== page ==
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Excel.Workbook fails to import some cells from xls (97-03) workbooks. NOT a merged cell issue RRS feed

  • Question

  • I've come across what seems like unreliable behavior in the Power Query Excel.Workbook function when opening .xls files. It is returning null values for some cells, when in fact they contain values. I can't detect any weirdness with the xls file, nor can I explain why some cells fail and others don't. It's NOT a merged cell issue. The cells contain regular text characters, nothing weird, and PQ isn't throwing any errors. It just returns null when there should be a value.

    The import command is like this:

    Source = Excel.Workbook(File.Contents("C:\MyPath\MyFile.xls"), null, true)

    This was tested using the latest release of Power BI (Version: 2.73.5586.984 64-bit (September 2019). The problem was replicated on another PC in our system.

    •    If we import the original file (xls) using the Excel.Workbook function, certain cells that contain values are imported as nulls.
    •    If we save the file as xlsx and import using the Excel.Workbook function, the cell contents import correctly.
    •    If we save the file as csv and import using the Csv.Document function, the cell contents import correctly.

    There are workarounds (saving the original xls files as csv or xlsx), but these are clunky, and we'd like to have confidence that the Excel.Workbook function can reliably parse xls files. A lot of the data that we work with was stored in xls files, so this is a common use case for us.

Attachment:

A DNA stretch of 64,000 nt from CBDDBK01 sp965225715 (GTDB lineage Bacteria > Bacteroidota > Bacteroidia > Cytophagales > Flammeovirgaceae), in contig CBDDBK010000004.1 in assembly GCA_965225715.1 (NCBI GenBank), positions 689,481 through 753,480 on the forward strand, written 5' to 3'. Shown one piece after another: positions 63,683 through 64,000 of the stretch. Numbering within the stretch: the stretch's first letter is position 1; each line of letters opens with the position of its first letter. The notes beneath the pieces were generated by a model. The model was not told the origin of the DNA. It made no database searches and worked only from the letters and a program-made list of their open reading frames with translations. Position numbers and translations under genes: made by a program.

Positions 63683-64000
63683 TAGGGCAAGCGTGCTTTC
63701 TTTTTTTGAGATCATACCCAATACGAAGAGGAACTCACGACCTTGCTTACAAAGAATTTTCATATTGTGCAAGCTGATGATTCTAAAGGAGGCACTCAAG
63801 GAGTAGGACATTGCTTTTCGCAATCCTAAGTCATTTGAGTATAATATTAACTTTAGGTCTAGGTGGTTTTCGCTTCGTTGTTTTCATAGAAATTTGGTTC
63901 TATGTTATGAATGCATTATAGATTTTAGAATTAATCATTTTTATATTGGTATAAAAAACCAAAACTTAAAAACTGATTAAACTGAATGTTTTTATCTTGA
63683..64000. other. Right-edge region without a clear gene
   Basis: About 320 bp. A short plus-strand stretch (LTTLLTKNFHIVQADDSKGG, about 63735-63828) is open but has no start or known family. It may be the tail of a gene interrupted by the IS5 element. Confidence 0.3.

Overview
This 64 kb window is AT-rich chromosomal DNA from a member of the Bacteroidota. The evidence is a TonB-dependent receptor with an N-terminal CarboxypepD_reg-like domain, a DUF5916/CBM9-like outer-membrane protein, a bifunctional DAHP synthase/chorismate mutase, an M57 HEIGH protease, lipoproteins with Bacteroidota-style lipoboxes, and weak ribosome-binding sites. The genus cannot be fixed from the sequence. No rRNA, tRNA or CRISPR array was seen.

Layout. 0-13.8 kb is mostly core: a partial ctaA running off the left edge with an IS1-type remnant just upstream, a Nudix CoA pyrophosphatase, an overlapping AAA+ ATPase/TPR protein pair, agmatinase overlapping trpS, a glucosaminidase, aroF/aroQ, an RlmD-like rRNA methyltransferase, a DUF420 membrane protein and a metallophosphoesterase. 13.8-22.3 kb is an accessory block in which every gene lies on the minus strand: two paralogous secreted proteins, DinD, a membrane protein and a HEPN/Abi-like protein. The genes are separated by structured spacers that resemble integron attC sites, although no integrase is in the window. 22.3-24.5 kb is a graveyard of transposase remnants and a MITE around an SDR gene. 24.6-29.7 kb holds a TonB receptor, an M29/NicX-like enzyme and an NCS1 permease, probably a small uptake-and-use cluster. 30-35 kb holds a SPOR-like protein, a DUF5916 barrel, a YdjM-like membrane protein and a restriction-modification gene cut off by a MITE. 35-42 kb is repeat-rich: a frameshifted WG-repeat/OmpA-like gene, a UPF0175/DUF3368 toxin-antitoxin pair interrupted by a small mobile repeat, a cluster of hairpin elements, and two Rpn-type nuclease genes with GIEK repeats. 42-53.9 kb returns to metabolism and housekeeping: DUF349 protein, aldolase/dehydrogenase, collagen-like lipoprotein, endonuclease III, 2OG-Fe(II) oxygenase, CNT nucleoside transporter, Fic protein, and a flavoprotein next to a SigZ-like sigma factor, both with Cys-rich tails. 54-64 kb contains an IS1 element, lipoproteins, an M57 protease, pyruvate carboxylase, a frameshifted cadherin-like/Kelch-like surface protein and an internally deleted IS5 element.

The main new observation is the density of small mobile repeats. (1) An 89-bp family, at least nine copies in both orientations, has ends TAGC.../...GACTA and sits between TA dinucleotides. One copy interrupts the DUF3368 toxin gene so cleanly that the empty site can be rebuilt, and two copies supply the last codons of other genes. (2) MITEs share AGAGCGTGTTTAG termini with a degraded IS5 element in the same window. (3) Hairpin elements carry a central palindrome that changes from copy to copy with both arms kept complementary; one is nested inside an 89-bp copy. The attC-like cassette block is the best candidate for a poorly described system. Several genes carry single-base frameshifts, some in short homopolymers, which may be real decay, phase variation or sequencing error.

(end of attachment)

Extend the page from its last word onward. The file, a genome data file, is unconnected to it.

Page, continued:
Thanks in advance for any insight!

    Saturday, September 28, 2019 10:46 AM

Answers

  • Hi Frijoles. We use a library called ACE to read legacy xls files. I reached out to someone on the ACE team, and here's what they shared:

    When Ace loads a sheet, it looks at the first 8 rows to try to guess the data types to use.

    In this case, that means it only sees the first row of data that contains percentages, so it thinks all the columns are number columns, and then fails trying to read in the text in the following rows as numbers.

    The reason January works is that the numbers are formatted as text, so we treat them as text.

    The reason setting HDR=YES makes it work is that then we don’t use the first row to guess, so we see the row of text (which is now the eight row of data) and choose text as the data type rather than number.

    Ehren

    Friday, October 4, 2019 4:03 PM
    Owner

All replies

  • Power Quer y certainly parses them differently (more about it see here for example: https://www.poweredsolutions.co/2018/02/19/power-query-excel-files-xlsx-vs-xls-formats-datatypes/ )

    Although no idea why yours return null unfortunately.


    Imke Feldmann - MVP Data Platform (PowerBI) - http://www.TheBIccountant.com 

    Please use the 'Mark as answer' link to mark a post that answers your question. If you find a reply helpful, please remember to vote it as helpful - Thanks!

    Sunday, September 29, 2019 8:41 AM
    Moderator
  • Hi there. Would you be able to provide a small sample xls that illustrates the issue (with any sensitive info removed, of course)?

    Ehren

    Wednesday, October 2, 2019 11:30 PM
    Owner
  • yes, happy to - how do I submit?
    Thursday, October 3, 2019 7:25 AM
  • Great. Could you share a OneDrive link here (or something similar)?

    Ehren

    Thursday, October 3, 2019 5:12 PM
    Owner
  • January tab should import fine

    April tab should not import the contents of R9C4:R10C6

    https

    ://

    drive.google.com/file/d/1XiWu_OxfSWl3Lw59p2desRHCf8IWyiX6/view?usp=sharing

    Thursday, October 3, 2019 6:07 PM